The latter. Switzerland has a long-standing tradition of freedom of scientific research. The SDC and the SNSF determine the thematic areas and set the framework conditions. The researchers are free to decide in which countries of the Global South and in which areas they wish to conduct research. All projects are then subjected to a strict, SNSF-governed evaluation process.

The SDC's research programme allows innovative approaches and knowledge to be generated and tested. Innovation is always associated with greater risk, as not everything can be planned and the desired results may not be achieved. Experience has led the r4d programme to attach great importance to communicating and conveying research results in an understandable way, and it is essential to make these results accessible to the public at large (open source).

How many projects did the SDC support with research partners as part of r4d?

The r4d programme saw the SDC and the SNSF support a total of 57 research projects in over 50 countries. Partnerships and networks between Switzerland and the Global South that are still active today emerged from these projects. As in the examples above, many of these projects have found follow-up funding or are now being continued within a different framework.

In addition to the projects' specific results, an important contribution of r4d was to strengthen the capacities of researchers from the Global South and North. Through the r4d programme, more than 200 up-and-coming scientists were trained in international research settings and, according to an external evaluation, participation in the programme had a positive impact on the career development of over 90% of project participants from the Global South.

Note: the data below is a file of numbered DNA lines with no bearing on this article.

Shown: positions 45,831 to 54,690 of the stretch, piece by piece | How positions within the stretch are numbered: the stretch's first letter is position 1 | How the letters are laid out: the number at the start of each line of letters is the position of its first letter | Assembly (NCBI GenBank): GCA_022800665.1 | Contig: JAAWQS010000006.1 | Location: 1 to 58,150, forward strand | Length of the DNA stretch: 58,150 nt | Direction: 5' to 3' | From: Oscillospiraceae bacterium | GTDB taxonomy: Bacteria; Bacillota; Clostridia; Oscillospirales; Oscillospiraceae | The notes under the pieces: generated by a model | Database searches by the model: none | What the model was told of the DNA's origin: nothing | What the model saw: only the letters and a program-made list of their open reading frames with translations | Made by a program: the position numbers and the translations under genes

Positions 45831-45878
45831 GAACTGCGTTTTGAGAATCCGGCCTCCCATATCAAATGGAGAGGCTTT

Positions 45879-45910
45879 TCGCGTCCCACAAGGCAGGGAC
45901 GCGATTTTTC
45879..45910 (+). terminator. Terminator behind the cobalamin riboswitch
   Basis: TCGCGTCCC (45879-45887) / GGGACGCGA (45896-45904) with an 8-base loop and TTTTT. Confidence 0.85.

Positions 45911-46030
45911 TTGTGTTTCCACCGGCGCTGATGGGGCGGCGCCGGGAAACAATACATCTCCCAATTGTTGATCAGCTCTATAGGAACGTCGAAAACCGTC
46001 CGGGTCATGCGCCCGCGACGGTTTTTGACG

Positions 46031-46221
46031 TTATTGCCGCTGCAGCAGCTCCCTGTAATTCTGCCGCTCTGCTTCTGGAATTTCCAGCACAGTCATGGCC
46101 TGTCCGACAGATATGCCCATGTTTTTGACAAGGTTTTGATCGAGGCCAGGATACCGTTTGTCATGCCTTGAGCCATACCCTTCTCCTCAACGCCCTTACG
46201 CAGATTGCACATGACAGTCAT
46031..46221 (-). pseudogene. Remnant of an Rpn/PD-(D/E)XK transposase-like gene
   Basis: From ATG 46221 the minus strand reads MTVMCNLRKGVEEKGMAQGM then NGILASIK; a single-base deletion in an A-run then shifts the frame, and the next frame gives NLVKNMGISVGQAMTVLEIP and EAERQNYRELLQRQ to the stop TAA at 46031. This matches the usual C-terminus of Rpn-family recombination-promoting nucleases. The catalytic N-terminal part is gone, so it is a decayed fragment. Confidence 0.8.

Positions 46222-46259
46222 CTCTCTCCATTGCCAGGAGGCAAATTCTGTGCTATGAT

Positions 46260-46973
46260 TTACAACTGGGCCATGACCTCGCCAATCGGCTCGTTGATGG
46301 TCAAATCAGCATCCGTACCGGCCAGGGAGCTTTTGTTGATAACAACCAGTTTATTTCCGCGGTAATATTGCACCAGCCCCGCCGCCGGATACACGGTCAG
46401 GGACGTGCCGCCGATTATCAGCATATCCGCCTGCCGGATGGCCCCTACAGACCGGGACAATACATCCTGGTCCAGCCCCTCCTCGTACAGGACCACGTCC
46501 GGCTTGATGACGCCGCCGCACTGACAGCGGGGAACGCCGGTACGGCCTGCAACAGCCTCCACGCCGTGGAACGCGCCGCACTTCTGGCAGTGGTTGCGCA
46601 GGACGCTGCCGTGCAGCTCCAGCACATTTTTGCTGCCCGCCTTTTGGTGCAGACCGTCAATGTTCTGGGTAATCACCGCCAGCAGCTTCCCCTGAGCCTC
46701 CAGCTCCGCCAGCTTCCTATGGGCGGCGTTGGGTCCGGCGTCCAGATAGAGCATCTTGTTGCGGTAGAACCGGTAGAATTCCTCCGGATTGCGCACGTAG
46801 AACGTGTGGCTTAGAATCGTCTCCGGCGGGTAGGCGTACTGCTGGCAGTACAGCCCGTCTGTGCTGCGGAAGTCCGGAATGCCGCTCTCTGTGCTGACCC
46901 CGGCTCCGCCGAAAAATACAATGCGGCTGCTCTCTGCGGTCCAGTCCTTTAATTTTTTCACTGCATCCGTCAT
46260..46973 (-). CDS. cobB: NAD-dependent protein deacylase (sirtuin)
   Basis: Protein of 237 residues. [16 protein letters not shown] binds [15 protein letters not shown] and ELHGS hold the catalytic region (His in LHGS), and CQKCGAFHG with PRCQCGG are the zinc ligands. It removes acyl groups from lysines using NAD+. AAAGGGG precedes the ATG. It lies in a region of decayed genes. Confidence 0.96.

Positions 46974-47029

What have you and the SDC seen in terms of the way science addresses the thematic areas of the r4d Programme? Can you also leverage these insights beyond the given research cooperation project?

Many r4d projects were so promising that they are being continued. For example, a project in Kenya identified measures to contain invasive plants that siphon off precious water from the soil and harm farmland and livestock. This project led to a national strategy, adopted by the government, for the eradication of invasive trees in Kenya.

We have found that research collaboration on an equal footing and in particular the joint conceptualisation of research proposals help make projects a success. Switzerland's significant North-South research community relies on suitable funding opportunities, such as the r4d programme or its successor, the Solution-oriented Research for Development (SOR4D) programme. There is for example a lively exchange with the Commission for Research Partnerships with Developing Countries (KFPE), which helps to align the SDC-SNSF research programmes with the needs of researchers. This allows us to expand our reach effectively.  

While building on the insights gained from r4d, the SOR4D programme focuses to an even greater extent on the actual impact in the partner countries.
Odile Robert

Have you received feedback from the SNSF as to what kinds of impetus working with the SDC has lent to the research and scientific community?